Seasoned Traveller
Tavuk Göğsü: Turkish Chicken Dessert

Tavuk Göğsü Does Not Taste Like Chicken

Words & images  by Sofia Levin

Tavuk göğsü is a dessert delicacy made from chicken that dates back to the Ottoman Empire, created when a sultan demanded something sweet in the middle of the night.

“Who’s up for eating a dessert made from chicken breast?” I ask my travel buddies. After a few days on the road together, they’ve already come to expect this sort of comment from me.

We’re in Fethiye, a port city on Turkey’s southwest Turquoise Coast and a major hub for gület cruises. Someone asks me how far it is and I look at my phone, pretending I don’t already know it’s exactly 300 metres away. We stroll towards the marina, past gift shops selling soap, material hippie bags and jewellery with names like "Unique Exclusive" and "Genuine Fake".

I have one thing on my mind: tavuk göğsü, a Turkish pudding made with chicken breast. It’s a delicacy originally served to Ottoman sultans in Istanbul’s Topkapı Palace. The story goes that one particular fellow asked for a midnight treat, but all the palace cooks had on hand was chicken. They got creative, he approved and their lives were spared.

The chicken in tavuk göğsü is undetectable, cooked until it breaks down to make a thickening agent. It might sound odd, but this practice was also used in Europe during the Middle Ages and birthed early versions of blancmange, these days thickened with gelatin instead of chicken. I’ve heard tavuk göğsü is especially good at Özsüt, a dessert franchise founded by the nephew of a palace dessert chef. The first store opened in İzmir Kemeraltı in 1938. Özsüt franchised in ’96 and at the time of writing, the website lists more than 140 stores. Each day the company produces 60,000 portions of cake, 150,000 servings of milk-based desserts like tavuk göğsü and 10 tonnes of ice cream. The menu spotlights Anatolian desserts, but there’s also tiramisu, profiteroles, cheesecake and souffle. There’s also savoury food, but you’re better off with dessert here.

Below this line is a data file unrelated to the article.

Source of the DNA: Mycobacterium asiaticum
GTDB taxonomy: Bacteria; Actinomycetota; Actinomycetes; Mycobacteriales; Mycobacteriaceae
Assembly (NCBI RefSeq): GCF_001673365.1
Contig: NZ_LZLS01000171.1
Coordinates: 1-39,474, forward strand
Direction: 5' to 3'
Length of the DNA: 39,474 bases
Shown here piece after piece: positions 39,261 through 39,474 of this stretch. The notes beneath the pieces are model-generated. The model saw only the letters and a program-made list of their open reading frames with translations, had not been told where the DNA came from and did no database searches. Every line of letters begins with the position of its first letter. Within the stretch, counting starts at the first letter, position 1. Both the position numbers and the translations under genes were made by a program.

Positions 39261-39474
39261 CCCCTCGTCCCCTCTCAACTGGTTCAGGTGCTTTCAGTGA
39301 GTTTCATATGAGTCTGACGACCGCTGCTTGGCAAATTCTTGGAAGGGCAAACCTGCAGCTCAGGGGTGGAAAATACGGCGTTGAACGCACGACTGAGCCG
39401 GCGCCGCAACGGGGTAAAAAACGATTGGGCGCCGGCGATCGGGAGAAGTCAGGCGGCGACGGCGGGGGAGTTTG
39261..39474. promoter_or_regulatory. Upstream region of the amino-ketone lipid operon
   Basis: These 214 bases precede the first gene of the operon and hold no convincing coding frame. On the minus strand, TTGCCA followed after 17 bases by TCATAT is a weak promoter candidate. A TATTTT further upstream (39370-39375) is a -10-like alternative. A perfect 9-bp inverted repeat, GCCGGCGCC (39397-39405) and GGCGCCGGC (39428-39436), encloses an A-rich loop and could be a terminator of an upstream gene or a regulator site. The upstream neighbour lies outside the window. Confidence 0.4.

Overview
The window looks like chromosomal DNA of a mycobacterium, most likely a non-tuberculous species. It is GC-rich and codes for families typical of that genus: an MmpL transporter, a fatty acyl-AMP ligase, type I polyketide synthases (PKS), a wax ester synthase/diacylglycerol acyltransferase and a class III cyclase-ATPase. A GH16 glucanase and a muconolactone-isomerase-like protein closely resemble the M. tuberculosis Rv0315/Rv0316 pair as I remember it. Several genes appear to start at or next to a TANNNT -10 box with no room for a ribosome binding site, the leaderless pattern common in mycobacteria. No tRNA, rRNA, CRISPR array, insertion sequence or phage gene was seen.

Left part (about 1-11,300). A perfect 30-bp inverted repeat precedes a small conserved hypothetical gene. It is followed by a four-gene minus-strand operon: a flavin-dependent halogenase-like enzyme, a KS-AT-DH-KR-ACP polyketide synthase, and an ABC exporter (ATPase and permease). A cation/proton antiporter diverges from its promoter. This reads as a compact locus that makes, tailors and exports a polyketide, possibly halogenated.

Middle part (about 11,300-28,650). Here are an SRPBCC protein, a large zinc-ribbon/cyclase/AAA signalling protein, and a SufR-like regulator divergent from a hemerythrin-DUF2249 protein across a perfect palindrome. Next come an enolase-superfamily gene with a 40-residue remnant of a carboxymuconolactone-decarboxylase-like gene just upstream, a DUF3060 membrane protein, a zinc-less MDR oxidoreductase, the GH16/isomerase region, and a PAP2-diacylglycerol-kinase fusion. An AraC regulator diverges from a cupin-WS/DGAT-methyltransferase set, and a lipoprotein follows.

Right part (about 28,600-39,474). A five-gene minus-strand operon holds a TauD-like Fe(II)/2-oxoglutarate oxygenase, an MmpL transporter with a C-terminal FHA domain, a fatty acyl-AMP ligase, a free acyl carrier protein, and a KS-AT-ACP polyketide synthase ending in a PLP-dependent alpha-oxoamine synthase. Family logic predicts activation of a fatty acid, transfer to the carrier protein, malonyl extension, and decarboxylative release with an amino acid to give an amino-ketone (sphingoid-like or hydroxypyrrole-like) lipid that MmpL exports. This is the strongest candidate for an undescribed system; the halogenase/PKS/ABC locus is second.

We sit down surrounded by Turkish vacationers sipping coffee and nibbling cake as they look across rocking boats docked outside. My intention to order tavuk göğsü is thwarted when I’m told the signature dessert is in fact kazandibi. Referring to the “bottom of the pan”, it’s a version of tavuk göğsü that sticks to the pan while cooking, causing it to caramalise before being scraped off and rolled into portions with browned tops. The recipe at Özsüt has gone unchanged since 1938. I order a portion without hesitation, but with ice cream.

The generous square serving has the appearance of thick custard, the ice cream more blanket than scoop. I’m surprised at the density and stretchiness of the thing. I take a bite: it’s flawlessly smooth, thick enough to be chewed and has the unmistakable milky taste of rice pudding. The chicken is invisible, boiled until it separates into fine fibres and pounded down before being mixed with fresh milk and sugar. If you’re a fan of rice pudding, or even the Australian vanilla slice fondly referred to as a “snot block”, you’ll love tavuk göğsü and kazandibi.

With 80-plus years of success and locations all over the country, it shouldn’t be hard to visit Özsüt for a taste of chicken pudding dessert when you’re in Turkey. You can also taste tavuk göğsü and kazandibi at any muhallebici (pudding shop). Make like a sultan and give it a whirl.

Where to try tavuk göğsü in Istanbul

Özkonak Lokantası – Akarsu Ykş. Sokak no. 46, Beyoğlu/İstanbul

Hacı Hasan Fehmi Özsüt Muhallebicisi – Şahkulu, İstiklal Caddesi. no. 261, Beyoğlu

Saray Muhallebicisi – İstiklal Caddesi no. 107, Beyoğlu/İstanbul

Sofia Levin travelled with assistance from Intrepid Travel, but this article was researched and published independently. For small group tours to Turkey, click here.

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